Telephone exchanges in the USA used to feature two initial letters, and if you have an old-fashioned dial or pushbutton telephone, you can still use them if you know what the exchange was for your area. In NYC the exchanges occasionally, but not frequently, stood for the neighborhoods in which they applied, such as on this sign, located at the BAyside Long Island Rail Road building at the car service adjoining it.

A full list of former NYC telephone exchanges can be found here.


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3 Responses to TELEPHONE EXCHANGE, Bayside

  1. John says:

    Staten Island had 2 Locals that I remember. SAint George and TOdt Hill. Some of the others were GIbraltar, HOneywood, YUkon, and ARgonne.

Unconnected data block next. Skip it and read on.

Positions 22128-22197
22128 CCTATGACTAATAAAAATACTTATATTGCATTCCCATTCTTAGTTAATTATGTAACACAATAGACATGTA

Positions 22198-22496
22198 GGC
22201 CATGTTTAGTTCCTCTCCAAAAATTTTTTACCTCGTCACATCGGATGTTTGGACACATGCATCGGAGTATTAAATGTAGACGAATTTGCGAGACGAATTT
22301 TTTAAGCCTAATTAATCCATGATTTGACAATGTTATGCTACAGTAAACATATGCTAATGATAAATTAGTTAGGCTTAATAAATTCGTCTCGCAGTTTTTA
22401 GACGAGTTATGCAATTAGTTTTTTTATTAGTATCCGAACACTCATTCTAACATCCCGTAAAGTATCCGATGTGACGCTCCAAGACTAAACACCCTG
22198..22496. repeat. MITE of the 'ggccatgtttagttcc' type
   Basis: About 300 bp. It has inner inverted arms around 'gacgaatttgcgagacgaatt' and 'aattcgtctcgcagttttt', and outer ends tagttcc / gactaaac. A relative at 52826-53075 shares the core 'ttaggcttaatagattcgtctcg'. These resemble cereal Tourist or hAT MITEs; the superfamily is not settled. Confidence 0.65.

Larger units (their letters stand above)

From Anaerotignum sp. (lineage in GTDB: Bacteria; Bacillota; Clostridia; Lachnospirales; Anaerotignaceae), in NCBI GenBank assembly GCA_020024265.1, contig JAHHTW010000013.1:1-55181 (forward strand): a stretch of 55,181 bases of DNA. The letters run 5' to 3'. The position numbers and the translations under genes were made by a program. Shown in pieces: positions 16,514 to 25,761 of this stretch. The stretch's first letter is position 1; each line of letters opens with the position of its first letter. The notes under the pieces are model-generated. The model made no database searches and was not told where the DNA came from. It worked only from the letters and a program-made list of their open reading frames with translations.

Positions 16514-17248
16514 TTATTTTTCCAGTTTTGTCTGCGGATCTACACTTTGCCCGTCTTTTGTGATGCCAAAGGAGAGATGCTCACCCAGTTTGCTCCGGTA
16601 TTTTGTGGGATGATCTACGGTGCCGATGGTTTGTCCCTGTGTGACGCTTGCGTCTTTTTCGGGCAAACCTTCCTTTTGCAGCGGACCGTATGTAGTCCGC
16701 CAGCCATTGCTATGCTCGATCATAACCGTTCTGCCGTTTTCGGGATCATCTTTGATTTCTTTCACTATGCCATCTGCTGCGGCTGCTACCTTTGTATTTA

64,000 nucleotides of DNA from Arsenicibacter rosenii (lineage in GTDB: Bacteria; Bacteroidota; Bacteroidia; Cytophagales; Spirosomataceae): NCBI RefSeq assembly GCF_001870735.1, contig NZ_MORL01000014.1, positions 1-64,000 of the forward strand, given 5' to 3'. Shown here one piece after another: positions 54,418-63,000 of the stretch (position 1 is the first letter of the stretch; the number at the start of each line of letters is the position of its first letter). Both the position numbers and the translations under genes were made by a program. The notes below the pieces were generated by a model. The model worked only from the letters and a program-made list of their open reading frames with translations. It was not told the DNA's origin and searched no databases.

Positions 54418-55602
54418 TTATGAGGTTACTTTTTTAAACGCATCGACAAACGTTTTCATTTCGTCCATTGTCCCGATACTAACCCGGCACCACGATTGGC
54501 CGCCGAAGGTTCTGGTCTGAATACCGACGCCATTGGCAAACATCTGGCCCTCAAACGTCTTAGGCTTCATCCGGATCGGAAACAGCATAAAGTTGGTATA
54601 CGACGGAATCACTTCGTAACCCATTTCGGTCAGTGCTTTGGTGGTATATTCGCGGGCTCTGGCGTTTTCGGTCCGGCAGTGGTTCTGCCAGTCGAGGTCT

2. Andy says:

    Queens had quite a few phone exchanges that were centered in the neighborhood of the exchange name – FLushing 3-5-8-9, JAmaica 3-6-9, FAr Rockaway 7, for example. These exchanges often included neighborhoods adjacent to the one in the exchange name. FLushing 3-5-8-9 extended into parts of Bayside; FAr Rockaway 7 covered the entire Rockaway peninsula.

    The Bronx also had many neighborhood-themed exchanges – FOrdham 4-5-7; TRemont 2-8; KIngsbridge 6-7-8-9; MOtt Haven 9; MElrose 5.

  3. Ron Noren says:

    I lived in Woodhaven.Our phone exchange began with VIrginia 7. Our neighbors had a HIckory exchange.

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